Hannah Arendt’s Ethics

Author: Deirdre Lauren Mahony

Publisher: Bloomsbury Publishing

ISBN: 1350034185

Category: Philosophy

Page: 240

View: 8689


The vast majority of studies of Hannah Arendt's thought are concerned with her as a political theorist. This book offers a contribution to rectifying this imbalance by providing a critical engagement with Arendtian ethics. Arendt asserts that the crimes of the Holocaust revealed a shift in ethics and the need for new responses to a new kind of evil. In this new treatment of her work, Arendt's best-known ethical concepts – the notion of the banality of evil and the link she posits between thoughtlessness and evil, both inspired by her study of Adolf Eichmann – are disassembled and appraised. The concept of the banality of evil captures something tangible about modern evil, yet requires further evaluation in order to assess its implications for understanding contemporary evil, and what it means for traditional, moral philosophical issues such as responsibility, blame and punishment. In addition, this account of Arendt's ethics reveals two strands of her thought not previously considered: her idea that the condition of 'living with oneself' can represent a barrier to evil and her account of the 'nonparticipants' who refused to be complicit in the crimes of the Nazi period and their defining moral features. This exploration draws out the most salient aspects of Hannah Arendt's ethics, provides a critical review of the more philosophically problematic elements, and places Arendt's work in this area in a broader moral philosophy context, examining the issues in moral philosophy which are raised in her work such as the relevance of intention for moral responsibility and of thinking for good moral conduct, and questions of character, integrity and moral incapacity.

Hannah Arendt

Author: Amy Allen

Publisher: Routledge

ISBN: 1351931695

Category: Philosophy

Page: 486

View: 3384


Hannah Arendt was one of the most original and influential social and political theorists of the 20th century. This volume brings together the most important English-language essays of the past 30 years on Arendt's unique and lasting contributions to social and political philosophy.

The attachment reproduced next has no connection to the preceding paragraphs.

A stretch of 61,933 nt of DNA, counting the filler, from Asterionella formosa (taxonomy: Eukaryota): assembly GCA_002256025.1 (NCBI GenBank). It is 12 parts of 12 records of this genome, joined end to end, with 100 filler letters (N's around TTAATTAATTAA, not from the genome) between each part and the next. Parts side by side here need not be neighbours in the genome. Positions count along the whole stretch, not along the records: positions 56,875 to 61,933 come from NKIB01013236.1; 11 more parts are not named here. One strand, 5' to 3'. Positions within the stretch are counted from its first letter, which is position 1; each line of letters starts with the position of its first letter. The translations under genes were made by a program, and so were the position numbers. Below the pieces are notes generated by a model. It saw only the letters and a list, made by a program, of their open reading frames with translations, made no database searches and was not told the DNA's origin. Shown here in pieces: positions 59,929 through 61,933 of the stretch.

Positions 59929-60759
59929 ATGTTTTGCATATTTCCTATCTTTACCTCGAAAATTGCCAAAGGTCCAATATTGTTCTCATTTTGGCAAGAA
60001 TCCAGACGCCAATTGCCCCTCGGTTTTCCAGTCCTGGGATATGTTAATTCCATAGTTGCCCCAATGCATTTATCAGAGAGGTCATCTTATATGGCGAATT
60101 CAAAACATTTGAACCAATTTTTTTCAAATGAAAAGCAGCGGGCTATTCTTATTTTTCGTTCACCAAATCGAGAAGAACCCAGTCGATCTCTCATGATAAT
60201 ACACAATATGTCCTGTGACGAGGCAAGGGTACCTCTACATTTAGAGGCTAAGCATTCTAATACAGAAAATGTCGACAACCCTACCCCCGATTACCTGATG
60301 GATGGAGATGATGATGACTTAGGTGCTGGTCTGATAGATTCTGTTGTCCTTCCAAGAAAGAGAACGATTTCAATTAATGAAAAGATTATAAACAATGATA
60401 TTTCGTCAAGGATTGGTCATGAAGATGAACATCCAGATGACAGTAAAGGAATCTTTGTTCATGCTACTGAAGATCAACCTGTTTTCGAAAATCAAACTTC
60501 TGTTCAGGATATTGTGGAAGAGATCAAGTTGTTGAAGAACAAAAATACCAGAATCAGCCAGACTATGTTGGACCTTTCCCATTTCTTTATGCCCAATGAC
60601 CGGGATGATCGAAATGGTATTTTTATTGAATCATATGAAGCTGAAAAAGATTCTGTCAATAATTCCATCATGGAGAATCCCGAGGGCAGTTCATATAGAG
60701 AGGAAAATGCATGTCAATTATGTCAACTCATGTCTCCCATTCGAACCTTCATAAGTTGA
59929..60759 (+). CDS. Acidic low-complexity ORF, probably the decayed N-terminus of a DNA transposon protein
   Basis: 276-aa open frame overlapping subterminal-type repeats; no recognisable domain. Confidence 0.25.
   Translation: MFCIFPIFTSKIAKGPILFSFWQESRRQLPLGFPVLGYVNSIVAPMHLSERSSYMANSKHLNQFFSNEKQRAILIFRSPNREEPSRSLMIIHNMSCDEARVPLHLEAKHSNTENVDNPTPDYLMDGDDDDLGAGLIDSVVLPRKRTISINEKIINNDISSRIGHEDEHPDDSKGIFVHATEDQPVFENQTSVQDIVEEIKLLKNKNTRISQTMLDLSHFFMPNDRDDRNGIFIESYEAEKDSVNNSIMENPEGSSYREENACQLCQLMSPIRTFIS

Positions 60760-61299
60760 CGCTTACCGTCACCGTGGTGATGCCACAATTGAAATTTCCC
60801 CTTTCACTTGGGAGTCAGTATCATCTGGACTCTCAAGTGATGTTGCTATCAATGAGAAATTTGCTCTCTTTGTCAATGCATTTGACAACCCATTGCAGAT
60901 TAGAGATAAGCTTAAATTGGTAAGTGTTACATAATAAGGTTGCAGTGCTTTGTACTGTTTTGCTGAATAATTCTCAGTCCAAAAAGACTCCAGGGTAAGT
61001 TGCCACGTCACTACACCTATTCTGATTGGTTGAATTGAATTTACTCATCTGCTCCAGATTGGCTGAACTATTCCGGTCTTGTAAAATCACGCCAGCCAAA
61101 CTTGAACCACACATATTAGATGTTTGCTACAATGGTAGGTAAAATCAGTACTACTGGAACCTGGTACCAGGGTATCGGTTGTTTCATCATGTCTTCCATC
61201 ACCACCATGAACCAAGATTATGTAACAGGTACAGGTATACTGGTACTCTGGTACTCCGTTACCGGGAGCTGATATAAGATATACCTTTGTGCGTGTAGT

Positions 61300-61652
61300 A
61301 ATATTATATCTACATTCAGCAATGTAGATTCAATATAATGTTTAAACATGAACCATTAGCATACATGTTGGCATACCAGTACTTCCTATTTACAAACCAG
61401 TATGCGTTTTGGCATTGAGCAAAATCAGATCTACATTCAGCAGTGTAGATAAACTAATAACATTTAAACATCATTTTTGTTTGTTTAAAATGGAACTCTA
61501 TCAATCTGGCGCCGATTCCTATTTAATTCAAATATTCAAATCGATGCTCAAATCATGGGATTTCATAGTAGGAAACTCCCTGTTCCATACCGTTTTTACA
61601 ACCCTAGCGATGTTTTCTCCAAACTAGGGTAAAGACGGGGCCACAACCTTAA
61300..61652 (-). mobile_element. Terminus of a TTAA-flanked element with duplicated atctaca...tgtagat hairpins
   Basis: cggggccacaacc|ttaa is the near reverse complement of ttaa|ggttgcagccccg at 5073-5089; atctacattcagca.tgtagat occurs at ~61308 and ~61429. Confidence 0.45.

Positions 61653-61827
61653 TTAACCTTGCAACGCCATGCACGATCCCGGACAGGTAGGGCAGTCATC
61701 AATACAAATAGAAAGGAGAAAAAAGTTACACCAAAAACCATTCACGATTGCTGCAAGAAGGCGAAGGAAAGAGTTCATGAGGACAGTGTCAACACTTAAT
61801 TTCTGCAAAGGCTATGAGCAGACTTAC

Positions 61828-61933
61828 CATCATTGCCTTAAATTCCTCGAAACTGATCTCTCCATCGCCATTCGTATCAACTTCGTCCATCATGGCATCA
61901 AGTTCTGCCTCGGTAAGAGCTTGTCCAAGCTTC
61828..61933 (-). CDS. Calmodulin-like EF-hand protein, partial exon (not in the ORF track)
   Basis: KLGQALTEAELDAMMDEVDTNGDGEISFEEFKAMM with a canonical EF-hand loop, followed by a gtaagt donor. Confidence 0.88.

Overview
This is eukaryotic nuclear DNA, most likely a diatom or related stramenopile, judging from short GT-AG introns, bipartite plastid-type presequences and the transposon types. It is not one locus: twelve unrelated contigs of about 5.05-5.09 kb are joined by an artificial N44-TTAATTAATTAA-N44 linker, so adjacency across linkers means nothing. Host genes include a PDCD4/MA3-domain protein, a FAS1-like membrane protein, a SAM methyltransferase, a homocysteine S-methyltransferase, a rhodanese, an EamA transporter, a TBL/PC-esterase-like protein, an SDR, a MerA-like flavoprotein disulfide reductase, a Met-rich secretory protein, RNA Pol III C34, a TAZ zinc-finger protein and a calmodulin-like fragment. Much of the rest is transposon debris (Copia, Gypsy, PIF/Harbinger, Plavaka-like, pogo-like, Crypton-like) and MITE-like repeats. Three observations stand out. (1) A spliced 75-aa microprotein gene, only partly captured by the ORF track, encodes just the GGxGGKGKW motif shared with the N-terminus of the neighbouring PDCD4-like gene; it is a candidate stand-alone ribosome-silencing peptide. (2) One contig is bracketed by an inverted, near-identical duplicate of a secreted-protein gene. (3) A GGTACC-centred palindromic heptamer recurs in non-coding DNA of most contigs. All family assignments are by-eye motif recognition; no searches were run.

Hannah Arendt and the Uses of History

Author: Richard H. King,Dan Stone

Publisher: Berghahn Books

ISBN: 1845455894

Category: History

Page: 292

View: 1075


Hannah Arendt first argued the continuities between the age of European imperialism and the age of fascism in Europe in 'The Origins of Totalitarianism'. This text uses Arendt's insights as a starting point for further investigations into the ways in which race, imperialism, slavery and genocide are linked.

The Cambridge Companion to Hannah Arendt

Author: Dana Villa,Cambridge University Press

Publisher: Cambridge University Press

ISBN: 9780521645713

Category: Philosophy

Page: 304

View: 7529


A distinguished team of contributors examines the primary themes of Arendt's multi-faceted thought.

Hannah Arendt and Political Theory

Author: Steve Buckler

Publisher: Edinburgh University Press

ISBN: 0748675736

Category: Political Science

Page: 192

View: 1260


Explores Arendt's understanding of method: of what political theory is, its purposes and limits, and how it is best undertaken. It shows that her unusual approach - which has led some to believe she fails to offer a consistent method - reflects a definite